When it comes to the President’s efforts to reduce regulations, Federal News Radio believes more progress is needed. The administration has not universally embraced the spirit of reducing regulations. And it has made limited progress toward its stated goals and produced limited results.

Revitalization of DOE’s Role as a Regulatory Watchdog

DOE’s enabling statutes give it ample authority to intervene in the regulatory programs of other agencies.  These interventionist authorities are to be used when other federal agencies propose regulations which curtail the attainment of the nation’s energy goals.

Unfortunately these  DOE regulatory authorities have remained dormant for years.  DOE is in the process of implementing a program to examine its  existing regulations and at the same time to initiate process changes which will  make its programs more responsive to the needs of the public.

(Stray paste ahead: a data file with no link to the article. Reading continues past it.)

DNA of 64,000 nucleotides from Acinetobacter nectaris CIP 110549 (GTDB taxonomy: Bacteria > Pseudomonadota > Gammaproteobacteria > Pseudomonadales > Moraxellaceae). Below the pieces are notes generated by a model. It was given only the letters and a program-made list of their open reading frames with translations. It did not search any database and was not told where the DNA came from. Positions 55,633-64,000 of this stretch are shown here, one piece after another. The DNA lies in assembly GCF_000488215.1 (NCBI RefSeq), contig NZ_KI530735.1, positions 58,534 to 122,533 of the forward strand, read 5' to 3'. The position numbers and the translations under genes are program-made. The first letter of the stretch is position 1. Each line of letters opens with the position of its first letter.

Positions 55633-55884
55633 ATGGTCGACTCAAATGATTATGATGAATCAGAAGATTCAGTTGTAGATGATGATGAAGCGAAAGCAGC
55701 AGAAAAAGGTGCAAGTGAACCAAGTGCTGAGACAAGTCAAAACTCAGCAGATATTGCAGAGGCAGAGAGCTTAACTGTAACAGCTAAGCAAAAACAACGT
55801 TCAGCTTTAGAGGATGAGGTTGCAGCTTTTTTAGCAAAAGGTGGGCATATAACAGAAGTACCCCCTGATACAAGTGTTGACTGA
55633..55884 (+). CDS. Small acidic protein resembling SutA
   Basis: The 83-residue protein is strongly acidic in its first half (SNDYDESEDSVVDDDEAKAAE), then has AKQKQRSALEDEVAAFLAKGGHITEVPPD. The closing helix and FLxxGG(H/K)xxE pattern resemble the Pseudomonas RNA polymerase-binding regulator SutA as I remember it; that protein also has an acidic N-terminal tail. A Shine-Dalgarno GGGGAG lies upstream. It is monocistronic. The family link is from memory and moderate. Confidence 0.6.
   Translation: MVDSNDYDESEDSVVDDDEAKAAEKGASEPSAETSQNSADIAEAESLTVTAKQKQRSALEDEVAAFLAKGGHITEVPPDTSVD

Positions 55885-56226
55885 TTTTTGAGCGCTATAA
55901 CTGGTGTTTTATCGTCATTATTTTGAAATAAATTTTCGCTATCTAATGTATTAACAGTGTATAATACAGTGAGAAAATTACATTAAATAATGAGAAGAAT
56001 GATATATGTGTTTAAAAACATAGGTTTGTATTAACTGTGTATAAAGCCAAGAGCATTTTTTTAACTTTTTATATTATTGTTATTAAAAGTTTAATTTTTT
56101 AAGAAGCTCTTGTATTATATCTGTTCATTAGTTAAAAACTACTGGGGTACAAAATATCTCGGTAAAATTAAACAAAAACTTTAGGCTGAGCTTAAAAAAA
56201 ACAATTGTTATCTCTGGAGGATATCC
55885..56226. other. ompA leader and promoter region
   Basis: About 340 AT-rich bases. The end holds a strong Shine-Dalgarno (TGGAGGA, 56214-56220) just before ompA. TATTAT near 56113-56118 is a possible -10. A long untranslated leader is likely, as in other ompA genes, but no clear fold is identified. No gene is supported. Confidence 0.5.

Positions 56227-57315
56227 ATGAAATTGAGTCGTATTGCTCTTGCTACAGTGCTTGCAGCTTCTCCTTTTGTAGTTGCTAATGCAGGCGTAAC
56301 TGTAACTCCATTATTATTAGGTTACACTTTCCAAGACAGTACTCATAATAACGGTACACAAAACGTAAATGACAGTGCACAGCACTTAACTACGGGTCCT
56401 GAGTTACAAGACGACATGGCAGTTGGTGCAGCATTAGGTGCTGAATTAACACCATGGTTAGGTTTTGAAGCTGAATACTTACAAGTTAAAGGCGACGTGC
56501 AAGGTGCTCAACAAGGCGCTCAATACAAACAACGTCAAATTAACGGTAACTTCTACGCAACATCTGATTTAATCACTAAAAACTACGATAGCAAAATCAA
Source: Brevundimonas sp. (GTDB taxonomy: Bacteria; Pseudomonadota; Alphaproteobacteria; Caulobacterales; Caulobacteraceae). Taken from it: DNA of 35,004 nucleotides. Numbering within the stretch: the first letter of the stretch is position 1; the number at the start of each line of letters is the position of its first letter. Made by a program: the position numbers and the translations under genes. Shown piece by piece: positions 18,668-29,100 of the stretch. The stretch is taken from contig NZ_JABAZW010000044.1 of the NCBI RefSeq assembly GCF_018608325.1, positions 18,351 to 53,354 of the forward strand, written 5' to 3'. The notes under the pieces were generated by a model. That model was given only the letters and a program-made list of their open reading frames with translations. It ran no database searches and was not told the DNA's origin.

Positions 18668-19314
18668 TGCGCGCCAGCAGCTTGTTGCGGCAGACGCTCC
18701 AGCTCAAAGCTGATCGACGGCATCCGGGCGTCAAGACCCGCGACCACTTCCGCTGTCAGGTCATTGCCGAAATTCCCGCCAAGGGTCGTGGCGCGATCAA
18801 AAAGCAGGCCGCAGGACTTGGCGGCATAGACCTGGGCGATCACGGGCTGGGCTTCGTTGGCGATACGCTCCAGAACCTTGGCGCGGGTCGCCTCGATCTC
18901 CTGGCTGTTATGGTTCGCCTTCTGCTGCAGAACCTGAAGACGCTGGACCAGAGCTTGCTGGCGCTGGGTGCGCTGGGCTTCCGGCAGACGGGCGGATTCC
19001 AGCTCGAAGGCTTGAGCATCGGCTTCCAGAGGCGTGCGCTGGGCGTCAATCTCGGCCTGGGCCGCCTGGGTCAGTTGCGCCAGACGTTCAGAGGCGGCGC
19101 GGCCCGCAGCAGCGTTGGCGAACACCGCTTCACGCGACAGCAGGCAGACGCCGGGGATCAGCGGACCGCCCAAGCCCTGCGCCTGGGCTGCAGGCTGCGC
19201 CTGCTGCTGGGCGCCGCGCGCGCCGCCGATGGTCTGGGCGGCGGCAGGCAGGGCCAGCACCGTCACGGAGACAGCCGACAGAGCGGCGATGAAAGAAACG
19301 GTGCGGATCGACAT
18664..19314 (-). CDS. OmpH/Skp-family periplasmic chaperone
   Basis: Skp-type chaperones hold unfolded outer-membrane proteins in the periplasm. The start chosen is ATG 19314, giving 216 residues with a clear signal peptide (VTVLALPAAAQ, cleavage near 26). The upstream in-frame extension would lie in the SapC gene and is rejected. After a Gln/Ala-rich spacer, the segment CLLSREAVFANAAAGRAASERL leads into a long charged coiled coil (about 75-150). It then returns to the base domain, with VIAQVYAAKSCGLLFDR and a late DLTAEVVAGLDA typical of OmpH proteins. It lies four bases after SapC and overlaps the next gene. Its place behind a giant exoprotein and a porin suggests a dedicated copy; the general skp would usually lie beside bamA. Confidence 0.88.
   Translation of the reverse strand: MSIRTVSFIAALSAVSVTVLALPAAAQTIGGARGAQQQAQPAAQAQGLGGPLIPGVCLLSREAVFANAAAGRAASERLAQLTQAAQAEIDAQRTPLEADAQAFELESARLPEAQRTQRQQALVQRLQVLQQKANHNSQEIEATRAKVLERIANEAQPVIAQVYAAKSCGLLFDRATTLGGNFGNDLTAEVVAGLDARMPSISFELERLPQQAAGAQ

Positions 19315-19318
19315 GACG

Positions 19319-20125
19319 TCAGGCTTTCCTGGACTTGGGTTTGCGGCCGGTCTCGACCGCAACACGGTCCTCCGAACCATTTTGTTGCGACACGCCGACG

In response to a request for public comment CRE has provided DOE with these recommendations.

Improving Regulatory Performance through Ex Post Evaluation

From: RegBlog

Cary Coglianese

Over  the past few decades, governments around the world have established procedures to try to analyze the impacts of new regulatory proposals before they are adopted.  By contrast, they have paid remarkably little attention to analyzing regulations after adoption.  Admittedly, some countries have begun to undertake modest efforts to examine the impacts of regulation retrospectively.  Under the Obama Administration, for example, agencies across the United States government have undertaken a formal “look back” review to identify and remove outdated regulations. But by and large these kinds of look-back efforts, however valuable they may be for tidying up the law books, fall far short of the kind of rigorous evaluation research needed to determine which regulations are causing positive outcomes and which ones are not.